Seven weeks can be a long time in racing, and while the news on Brexit is very much a case of “same old, same old”, there have been plenty of developments on another topic of national importance in that time, specifically the Grand National at Aintree.
Indeed, the complexion of the race has changed dramatically since the weights were first announced at a swanky lunch in Liverpool on February 12th. Like Theresa May’s Brexit deal, some horses’ hopes have been dashed – such as the injured Blaklion – while others have followed in the footsteps of Boris Johnson and made a bid for leadership, with their performances on the track suggesting that the handicapper may have been too lenient.
To celebrate Paddy Power paying six places, we’ve identified the six runners who appear best-handicapped going into Saturday’s 40-runner cavalry charge…
Anibale Fly was fourth in this race 12 months ago, when arriving on the back of a good third in the Cheltenham Gold Cup, and he comes here this time round officially 8 lb well-in, having gone one place better behind Al Boum Photo in the blue riband last time.
Admittedly, he will have to defy top weight, but the case for him is still an easy one to make – he has an excellent record in big-field handicaps and the experience he gained last year could prove invaluable.
Another for the Mullins yard that won this race with Hedgehunter in 2005, Rathvinden arrives here with a similar profile to that horse, having run out a comfortable winner of the Bobbyjo Chase on his reappearance at Fairyhouse.
That form sees him top the field on Timeform’s weight-adjusted ratings here and – 8 lb well-in officially – he is certainly one for the shortlist, having looked a strong stayer when also winning the four-miler at last year’s Cheltenham Festival.
Last year’s hero has done what few other recent Grand National winners have this season, by returning better than ever. An impressive winner of the Boyne Hurdle at Navan, he followed up in emphatic fashion in the Cross Country Chase at Cheltenham last time, and is now 8 lb well-in on the back of that.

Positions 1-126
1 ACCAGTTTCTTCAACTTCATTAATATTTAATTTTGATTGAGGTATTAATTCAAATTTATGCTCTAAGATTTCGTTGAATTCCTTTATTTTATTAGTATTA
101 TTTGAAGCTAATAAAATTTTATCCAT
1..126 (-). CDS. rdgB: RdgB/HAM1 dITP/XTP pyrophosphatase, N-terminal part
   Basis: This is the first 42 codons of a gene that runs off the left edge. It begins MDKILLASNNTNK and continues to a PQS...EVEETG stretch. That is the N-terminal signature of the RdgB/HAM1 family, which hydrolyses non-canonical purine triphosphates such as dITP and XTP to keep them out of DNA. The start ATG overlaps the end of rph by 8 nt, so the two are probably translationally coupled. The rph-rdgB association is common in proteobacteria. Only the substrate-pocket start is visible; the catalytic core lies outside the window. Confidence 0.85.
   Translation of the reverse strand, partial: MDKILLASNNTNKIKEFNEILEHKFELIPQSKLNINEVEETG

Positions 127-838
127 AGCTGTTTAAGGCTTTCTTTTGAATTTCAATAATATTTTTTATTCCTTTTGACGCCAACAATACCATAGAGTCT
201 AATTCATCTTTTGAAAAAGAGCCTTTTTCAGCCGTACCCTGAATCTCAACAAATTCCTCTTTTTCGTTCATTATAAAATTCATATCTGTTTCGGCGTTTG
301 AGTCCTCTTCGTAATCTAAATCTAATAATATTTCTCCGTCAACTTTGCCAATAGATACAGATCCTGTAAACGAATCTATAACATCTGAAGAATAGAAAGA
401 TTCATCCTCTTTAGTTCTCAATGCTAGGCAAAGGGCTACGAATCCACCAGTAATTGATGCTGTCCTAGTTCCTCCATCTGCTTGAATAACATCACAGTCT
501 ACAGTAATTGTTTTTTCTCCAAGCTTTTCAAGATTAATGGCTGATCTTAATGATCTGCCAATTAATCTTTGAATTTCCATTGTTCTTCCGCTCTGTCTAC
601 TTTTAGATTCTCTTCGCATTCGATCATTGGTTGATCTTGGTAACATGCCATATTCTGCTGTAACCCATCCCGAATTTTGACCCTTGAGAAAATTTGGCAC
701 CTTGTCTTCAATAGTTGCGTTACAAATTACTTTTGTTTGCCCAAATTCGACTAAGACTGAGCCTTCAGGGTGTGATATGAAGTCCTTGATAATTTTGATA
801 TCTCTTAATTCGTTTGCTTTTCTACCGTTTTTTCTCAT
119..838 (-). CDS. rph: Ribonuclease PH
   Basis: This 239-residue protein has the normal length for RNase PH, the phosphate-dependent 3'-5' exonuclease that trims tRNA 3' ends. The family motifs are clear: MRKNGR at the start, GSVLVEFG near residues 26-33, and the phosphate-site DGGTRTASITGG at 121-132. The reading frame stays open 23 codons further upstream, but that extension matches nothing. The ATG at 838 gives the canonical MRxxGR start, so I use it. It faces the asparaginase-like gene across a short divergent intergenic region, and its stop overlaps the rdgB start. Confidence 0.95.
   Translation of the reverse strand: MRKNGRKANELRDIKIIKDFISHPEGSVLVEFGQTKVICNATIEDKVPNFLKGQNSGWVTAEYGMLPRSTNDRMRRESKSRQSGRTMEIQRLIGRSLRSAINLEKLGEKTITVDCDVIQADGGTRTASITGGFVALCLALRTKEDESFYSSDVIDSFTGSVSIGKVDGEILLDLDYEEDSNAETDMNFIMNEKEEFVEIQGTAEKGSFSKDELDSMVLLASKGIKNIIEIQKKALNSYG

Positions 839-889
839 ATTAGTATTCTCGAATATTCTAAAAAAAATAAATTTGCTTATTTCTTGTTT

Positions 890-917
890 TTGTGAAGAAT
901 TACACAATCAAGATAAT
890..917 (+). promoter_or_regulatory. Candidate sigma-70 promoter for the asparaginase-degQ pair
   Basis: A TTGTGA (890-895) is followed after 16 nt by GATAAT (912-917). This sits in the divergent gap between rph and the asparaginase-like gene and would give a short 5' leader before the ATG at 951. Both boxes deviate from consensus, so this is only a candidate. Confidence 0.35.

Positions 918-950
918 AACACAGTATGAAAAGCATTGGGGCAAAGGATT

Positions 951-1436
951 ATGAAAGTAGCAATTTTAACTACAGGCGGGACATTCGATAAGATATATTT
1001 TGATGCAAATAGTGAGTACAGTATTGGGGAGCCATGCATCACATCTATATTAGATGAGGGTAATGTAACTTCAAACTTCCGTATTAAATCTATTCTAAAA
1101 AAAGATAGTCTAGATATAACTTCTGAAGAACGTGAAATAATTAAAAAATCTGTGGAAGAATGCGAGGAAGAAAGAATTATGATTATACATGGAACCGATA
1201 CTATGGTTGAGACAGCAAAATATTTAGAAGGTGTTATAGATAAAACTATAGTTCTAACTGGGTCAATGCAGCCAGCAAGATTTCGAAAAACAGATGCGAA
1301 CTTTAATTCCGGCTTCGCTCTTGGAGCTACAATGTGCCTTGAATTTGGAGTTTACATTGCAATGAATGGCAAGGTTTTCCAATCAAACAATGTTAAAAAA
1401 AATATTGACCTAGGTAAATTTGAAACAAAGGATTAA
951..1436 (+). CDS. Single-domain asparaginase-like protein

Gordon Elliott’s charge does have more weight to carry this year (11-05 compared to 10-13), but he has already compiled a remarkable CV, and it would take a brave man to bet against Tiger Roll becoming the first multiple winner of the race since Red Rum.
A stablemate of Tiger Roll, Jury Duty comes into the race under the radar compared to several of these. That could be because he has raced only one since October – when impressively winning a minor event at Down Royal last month – but that was a career-best effort, and the suspicion is that he has been trained for this.
The handicapper would have him 6 lb higher given his time again, and, behind only Rathvinden on Timeform’s weight-adjusted ratings, he remains potentially overpriced.
The Trevor Hemmings-owned pair of Vintage Clouds and Lake View Lad are 5 lb and 3 lb well-in, respectively, but the last of our sextet is another grey in the shape of Ramses de Teillee, who is also well-in to the tune of 5 lb, having filled the runner-up spot in the Grand National Trial at Haydock last time.
Also second in the Welsh Grand National, he is a likeable sort who has improved with every start this term, and is included ahead of Vintage Clouds because of the ‘p’ attached to his Timeform rating, denoting that he may yet prove capable of better still.
Trained by Willie Mullins, Pairofbrowneyes produced a career-best when winning the Leinster National at Naas (for the second successive year) last time, forging clear on the run-in to win by five lengths.
According to official handicapper Martin Greenwood, he is now the most well-in of any horse currently guaranteed a run in the Grand National – to the tune of 10 lb – and it would be folly to discount him for each-way purposes at 25/1, for all that he is still unproven over further than three miles.